Critical Influenza and COVID-19-A Comparative Nationwide Case-Control Study

Crit Care Explor. 2022 May 16;4(5):e0705. doi: 10.1097/CCE.0000000000000705. eCollection 2022 May.


Refined knowledge of risk factors for critical influenza and COVID-19 may lead to improved understanding of pathophysiology and better pandemic preparedness.

Objectives: To compare risk-factor profiles of patients admitted to intensive care with critical influenza and COVID-19.

Design setting and patients: A nationwide retrospective matched case-control study, including all adults admitted to an ICU in Sweden with influenza or COVID-19 between 2014 and September 2020 and a matched control population (ratio 1:5, patients:controls).

Measurements and main results: Admission to an ICU. The study included 1,873 influenza and 2,567 COVID-19 ICU patients, and 9,365 and 12,835 controls, respectively, matched on sex, age, and geographical region. Influenza patients were older and less likely male, and carried a larger burden of comorbidity and a higher Simplified Acute Physiology Score III score, whereas short-term mortalities were similar when compared to COVID-19 patients. The risk-factor profiles at ICU admission were largely comparable including socioeconomic, psychiatric, and several somatic variables. Hypertension was a strong risk factor in critical COVID-19 patients compared with influenza. Nonglucocorticoid immunosuppressive therapy was associated with critical influenza but not COVID-19. Premorbid medication with statins and renin-angiotensin-aldosterone system inhibitors reduced the risk for both conditions, the opposite was a seen for glucocorticoid medication. Notably, medication with betablockers, oral anticoagulation, and platelet inhibitors reduced the risk of critical COVID-19 but not influenza.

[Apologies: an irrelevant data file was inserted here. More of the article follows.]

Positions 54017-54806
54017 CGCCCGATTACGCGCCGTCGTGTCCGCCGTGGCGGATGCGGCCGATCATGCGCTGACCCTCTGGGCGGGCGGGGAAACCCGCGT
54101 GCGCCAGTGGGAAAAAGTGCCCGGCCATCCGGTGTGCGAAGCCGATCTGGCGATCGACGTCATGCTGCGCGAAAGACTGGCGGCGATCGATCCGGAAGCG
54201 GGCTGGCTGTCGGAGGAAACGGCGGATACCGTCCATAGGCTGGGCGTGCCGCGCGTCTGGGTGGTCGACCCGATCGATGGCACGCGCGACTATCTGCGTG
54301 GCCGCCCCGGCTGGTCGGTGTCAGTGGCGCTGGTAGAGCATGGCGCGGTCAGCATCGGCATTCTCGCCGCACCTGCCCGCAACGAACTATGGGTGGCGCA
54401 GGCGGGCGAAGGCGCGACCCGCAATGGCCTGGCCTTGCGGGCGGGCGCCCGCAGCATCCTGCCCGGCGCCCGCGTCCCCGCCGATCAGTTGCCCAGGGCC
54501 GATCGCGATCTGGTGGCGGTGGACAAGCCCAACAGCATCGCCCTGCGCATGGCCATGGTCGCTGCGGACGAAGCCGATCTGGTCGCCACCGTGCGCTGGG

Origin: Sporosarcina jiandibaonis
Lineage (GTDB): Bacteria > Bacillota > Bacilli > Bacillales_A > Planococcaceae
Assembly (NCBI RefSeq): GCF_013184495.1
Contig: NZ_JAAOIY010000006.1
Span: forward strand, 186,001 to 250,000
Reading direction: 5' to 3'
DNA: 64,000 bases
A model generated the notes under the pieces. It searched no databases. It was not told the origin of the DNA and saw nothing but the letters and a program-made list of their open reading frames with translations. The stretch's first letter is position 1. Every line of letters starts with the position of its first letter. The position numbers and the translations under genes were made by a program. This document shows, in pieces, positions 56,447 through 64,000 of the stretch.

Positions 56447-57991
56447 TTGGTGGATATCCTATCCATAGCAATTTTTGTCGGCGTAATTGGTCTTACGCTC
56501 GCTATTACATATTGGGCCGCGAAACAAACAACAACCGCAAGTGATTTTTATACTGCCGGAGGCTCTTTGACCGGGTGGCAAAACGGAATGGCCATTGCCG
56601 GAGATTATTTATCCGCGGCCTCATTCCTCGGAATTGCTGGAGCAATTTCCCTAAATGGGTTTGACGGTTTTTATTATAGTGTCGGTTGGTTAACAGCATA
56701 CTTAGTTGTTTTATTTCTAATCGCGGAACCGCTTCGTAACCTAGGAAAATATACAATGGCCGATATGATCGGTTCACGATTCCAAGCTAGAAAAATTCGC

Conclusions: The risk-factor profiles for critical influenza and COVID-19 were largely comparable; however, some important differences were noted. Hypertension was a stronger risk factor for developing critical COVID-19, whereas the use of betablockers, oral anticoagulants, and platelet inhibitors all reduced the risk of ICU admission for COVID-19 but not influenza. Findings possibly reflected differences in pathophysiological mechanisms between these conditions.

Keywords: COVID-19; cohort studies; critical care; follow-up studies; influenza; mortality.